It was only a matter of time. The FBI is investigating at least one case in which a major corporation that was recently hacked retaliated against the perpetrators, according to a new report. The incident comes amid growing frustration in the business world over the government's apparent unwillingness to take severe action against nation-state-backed hackers that target U.S. businesses.
The devastating hack on Sony Pictures Entertainment that humiliated the studio and caused “The Interview” to be dropped from many movie theaters is only the latest high-profile infiltration. Target, Home Depot, Dairy Queen and JPMorgan Chase are just some of the major companies that have been targeted of late, with American rivals like Russia, China and Iran frequently getting the blame.
The private sector appears to be fed up with reluctant government responses and has begun to search for new ways to counterattack, according to a report in Bloomberg News. “It’s kind of a Wild West right now,” Rep. Michael McCall, R-Texas, chairman of the House Homeland Security Committee, told the news outlet, adding that it’s possible a number of companies are striking back “without getting permission. …They’re very frustrated.”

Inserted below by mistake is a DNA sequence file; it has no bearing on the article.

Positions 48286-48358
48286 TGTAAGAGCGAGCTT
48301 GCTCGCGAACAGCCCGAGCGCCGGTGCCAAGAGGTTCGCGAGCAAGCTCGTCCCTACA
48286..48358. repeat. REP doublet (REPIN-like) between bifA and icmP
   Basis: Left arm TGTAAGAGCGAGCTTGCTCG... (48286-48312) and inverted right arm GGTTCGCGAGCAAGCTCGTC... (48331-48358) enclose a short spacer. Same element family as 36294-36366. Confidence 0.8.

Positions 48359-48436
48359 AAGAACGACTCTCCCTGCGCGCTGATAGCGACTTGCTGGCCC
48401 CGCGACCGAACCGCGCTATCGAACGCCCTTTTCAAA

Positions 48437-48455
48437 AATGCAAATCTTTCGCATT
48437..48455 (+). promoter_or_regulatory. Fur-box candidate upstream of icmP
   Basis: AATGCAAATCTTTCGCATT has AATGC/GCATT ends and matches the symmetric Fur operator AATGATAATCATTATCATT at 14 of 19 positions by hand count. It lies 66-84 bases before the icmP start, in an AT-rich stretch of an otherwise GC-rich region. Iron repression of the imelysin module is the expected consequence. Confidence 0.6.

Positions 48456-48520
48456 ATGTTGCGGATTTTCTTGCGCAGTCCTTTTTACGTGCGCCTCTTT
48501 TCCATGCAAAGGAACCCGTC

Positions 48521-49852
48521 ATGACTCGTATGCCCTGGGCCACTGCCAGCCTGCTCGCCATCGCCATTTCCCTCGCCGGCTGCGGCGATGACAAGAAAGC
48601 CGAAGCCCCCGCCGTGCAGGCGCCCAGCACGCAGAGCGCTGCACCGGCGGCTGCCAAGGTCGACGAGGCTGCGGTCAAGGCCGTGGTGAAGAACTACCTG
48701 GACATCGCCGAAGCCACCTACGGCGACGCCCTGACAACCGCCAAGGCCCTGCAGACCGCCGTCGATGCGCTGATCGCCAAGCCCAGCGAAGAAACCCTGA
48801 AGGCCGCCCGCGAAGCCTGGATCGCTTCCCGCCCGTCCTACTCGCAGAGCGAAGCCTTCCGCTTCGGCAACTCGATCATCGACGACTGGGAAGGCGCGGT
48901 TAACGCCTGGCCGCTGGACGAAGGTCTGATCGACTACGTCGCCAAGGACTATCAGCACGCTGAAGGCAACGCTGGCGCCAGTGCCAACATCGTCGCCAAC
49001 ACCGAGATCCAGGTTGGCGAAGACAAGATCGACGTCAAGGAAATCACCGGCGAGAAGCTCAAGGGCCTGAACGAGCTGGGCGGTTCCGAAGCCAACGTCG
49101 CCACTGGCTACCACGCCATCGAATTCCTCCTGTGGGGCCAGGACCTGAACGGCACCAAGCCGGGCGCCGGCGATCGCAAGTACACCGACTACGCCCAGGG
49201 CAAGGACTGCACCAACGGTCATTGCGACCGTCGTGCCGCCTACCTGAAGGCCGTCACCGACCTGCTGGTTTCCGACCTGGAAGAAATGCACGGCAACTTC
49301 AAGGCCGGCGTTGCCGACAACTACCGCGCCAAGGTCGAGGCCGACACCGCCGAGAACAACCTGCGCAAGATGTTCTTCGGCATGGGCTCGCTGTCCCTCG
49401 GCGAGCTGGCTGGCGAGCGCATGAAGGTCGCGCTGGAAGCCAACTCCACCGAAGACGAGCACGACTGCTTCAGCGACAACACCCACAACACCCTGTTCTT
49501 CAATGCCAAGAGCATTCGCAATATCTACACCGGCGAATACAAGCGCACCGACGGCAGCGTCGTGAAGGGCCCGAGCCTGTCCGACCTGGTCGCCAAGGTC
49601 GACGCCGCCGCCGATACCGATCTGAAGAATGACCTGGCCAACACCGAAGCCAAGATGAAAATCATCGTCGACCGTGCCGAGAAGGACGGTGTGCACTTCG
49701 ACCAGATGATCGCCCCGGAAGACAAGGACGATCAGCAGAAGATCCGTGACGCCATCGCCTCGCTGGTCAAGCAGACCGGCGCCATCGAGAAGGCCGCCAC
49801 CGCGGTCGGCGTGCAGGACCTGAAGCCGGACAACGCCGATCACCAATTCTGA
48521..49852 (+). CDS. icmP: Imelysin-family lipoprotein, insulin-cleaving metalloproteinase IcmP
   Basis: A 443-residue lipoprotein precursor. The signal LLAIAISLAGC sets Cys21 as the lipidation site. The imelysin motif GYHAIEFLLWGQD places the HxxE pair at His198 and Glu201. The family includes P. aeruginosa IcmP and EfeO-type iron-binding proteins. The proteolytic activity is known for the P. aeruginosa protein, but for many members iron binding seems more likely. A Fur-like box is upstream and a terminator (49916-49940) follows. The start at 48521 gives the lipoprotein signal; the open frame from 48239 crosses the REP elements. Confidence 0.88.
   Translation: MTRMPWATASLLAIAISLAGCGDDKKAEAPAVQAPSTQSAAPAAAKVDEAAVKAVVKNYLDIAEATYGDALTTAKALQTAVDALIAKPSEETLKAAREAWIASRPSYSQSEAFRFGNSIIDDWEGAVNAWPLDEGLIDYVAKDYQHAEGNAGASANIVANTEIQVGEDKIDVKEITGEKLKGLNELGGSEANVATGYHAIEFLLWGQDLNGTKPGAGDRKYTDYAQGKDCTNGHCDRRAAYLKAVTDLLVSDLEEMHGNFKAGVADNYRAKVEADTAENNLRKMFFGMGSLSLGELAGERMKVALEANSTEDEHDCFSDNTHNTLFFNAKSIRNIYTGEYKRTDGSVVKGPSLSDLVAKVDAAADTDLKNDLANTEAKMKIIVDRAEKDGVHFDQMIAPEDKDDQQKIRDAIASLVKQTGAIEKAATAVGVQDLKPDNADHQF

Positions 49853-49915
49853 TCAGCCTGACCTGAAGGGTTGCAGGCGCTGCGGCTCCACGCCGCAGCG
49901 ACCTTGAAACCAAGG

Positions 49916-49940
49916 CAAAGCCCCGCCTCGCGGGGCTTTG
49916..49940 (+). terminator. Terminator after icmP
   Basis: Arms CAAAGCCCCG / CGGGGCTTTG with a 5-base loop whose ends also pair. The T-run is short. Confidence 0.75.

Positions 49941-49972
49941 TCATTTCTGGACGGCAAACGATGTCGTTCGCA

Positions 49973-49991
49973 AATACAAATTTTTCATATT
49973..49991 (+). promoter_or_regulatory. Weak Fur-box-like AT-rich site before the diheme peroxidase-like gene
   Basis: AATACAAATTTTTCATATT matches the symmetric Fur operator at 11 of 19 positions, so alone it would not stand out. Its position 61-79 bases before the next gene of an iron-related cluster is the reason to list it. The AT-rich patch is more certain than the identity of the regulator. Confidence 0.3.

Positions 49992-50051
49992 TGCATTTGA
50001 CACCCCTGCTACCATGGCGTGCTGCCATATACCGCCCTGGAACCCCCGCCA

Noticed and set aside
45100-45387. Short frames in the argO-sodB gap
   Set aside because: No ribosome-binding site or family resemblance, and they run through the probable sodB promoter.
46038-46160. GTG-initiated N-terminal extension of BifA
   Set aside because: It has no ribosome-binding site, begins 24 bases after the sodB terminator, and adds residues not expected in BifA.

During a 2013 meeting, a JPMorgan executive reportedly asked U.S. officials to authorize the bank to strike at foreign hackers from offshore locations. That would have allowed Chase to fire back against the Quds Force, the Iranian military’s special forces unit suspected of launching a cyberattack at the bank. The feds nixed the plan, fearing the unpredictable international reaction and lack of unassailable evidence against Iran. Recent events have shown it can be nearly impossible to determine where a hack originated.
The FBI has consistently warned companies to avoid retaliation.
Still, sources told Bloomberg that companies are increasingly willing to respond if prodded. Look no further than Sony. When hackers calling themselves the Guardians of Peace leaked early copies of “Fury” and “Annie,” fake torrents of each movie appeared online, slowing down the computer of anyone who downloaded them. Sony has not spoken publicly on the matter.